Kontani’s symbolic ceramic objects resemble the shisa lion-dog statues found in Okinawa and other parts of Japan, as well as monsters and goblins seen in anime, which make a strong initial impression on the viewer. Some of them howl ferociously, and some stare back wide-eyed and furious, but all of them are full of talisman-like energy. Located adjacent to an anagama kiln in a mountainous village in Shiga Prefecture, Kontani’s studio is enveloped in a kind of tranquility with only a simple worktable on a dirt floor in a space covered by a corrugated roof. The taciturn Kontani works in silence. The magical and mysteriously powerful works he produces may be a cathartic conduit for the artist to resolve his inner anxiety and connect with the uncertainty of society. Kontani began making works in 2015 and soon began to see his influence in Shinichi Sawada's practice, who works in the same place.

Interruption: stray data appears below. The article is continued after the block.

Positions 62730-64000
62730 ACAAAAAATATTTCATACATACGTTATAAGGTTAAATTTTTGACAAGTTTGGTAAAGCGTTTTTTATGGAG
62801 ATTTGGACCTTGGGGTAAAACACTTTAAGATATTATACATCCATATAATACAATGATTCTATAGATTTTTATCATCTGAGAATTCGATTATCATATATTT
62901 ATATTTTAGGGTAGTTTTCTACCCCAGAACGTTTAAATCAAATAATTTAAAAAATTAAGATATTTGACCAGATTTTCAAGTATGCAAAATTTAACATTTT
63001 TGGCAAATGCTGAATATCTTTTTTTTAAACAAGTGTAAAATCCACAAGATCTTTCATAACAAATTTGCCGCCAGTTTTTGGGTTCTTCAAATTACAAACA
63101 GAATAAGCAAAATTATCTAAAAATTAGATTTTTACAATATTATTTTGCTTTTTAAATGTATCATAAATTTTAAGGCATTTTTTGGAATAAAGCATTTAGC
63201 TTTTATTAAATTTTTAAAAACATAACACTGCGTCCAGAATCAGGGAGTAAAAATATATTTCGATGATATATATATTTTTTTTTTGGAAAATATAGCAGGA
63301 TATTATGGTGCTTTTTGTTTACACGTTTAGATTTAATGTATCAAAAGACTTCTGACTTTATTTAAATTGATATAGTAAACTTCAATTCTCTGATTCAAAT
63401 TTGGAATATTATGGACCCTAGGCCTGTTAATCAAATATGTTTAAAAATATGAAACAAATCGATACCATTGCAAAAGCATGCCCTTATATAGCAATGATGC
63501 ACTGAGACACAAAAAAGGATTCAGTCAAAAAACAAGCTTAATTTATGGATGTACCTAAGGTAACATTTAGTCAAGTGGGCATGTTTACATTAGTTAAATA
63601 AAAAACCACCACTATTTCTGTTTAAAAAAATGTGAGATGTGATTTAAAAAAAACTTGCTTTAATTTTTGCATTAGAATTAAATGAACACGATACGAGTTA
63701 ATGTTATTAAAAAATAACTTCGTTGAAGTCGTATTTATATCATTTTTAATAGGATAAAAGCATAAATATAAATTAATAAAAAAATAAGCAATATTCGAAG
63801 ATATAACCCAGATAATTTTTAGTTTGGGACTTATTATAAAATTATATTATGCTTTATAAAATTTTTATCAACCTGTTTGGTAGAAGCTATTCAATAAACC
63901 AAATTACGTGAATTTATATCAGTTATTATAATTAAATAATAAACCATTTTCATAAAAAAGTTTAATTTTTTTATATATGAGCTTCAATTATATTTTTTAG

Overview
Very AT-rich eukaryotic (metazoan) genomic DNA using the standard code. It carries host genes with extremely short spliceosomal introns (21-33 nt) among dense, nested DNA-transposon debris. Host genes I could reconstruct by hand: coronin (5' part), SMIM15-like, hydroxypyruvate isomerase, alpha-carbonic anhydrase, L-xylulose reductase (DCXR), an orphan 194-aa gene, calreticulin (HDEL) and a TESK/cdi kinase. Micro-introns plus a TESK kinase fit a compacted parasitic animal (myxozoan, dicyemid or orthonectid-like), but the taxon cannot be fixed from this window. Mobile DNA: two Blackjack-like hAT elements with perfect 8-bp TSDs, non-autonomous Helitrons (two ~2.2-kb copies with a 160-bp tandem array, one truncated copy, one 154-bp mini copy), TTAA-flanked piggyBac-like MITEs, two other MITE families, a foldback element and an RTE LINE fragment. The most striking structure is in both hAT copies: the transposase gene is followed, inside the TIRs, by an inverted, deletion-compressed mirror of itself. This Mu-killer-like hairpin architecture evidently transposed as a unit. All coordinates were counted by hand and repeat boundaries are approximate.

Born in 1970, Kontani currently resides in Shiga Prefecture. Since 2015, he has been working as part of the Nakayoshi Gama ceramics studio. Kontani's work is reminiscent of Shisa, a traditional lion-like Ryukyuan cultural artifact found in Okinawa and other parts of Japan. He has a mental health disorder, the influence of which is seen in his evolving creative practice at Nakayoshi Gama.